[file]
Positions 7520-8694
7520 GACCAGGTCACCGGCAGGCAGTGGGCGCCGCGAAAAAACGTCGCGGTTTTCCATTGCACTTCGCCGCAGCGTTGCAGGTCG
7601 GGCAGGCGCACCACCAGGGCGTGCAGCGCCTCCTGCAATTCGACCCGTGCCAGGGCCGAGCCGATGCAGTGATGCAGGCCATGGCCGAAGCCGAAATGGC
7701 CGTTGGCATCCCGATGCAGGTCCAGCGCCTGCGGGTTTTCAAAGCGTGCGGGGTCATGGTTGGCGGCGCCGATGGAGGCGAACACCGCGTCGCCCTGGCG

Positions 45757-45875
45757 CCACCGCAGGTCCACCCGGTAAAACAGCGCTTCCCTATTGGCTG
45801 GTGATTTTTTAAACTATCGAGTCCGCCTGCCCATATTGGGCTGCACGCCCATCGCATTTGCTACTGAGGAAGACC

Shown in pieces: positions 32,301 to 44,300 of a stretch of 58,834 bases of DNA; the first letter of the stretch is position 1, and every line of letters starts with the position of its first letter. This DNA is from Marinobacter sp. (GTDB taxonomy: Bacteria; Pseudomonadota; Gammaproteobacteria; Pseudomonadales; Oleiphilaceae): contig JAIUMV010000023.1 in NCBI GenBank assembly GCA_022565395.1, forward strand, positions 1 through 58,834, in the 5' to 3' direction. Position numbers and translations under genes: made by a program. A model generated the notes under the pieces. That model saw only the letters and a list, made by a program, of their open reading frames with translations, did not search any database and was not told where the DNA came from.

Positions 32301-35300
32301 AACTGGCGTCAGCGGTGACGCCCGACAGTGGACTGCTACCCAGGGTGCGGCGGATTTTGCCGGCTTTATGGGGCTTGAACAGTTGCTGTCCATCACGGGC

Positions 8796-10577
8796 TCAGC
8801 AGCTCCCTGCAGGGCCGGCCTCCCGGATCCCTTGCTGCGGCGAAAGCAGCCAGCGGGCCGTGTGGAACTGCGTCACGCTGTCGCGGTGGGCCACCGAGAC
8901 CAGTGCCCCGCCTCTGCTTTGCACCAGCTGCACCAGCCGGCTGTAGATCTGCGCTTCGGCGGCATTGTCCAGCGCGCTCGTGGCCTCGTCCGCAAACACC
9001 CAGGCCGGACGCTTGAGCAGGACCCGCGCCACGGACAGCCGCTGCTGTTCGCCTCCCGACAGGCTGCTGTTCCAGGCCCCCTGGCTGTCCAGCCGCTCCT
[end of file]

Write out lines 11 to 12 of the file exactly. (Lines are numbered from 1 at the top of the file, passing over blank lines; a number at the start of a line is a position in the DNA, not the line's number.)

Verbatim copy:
Positions 8796-10577
8796 TCAGC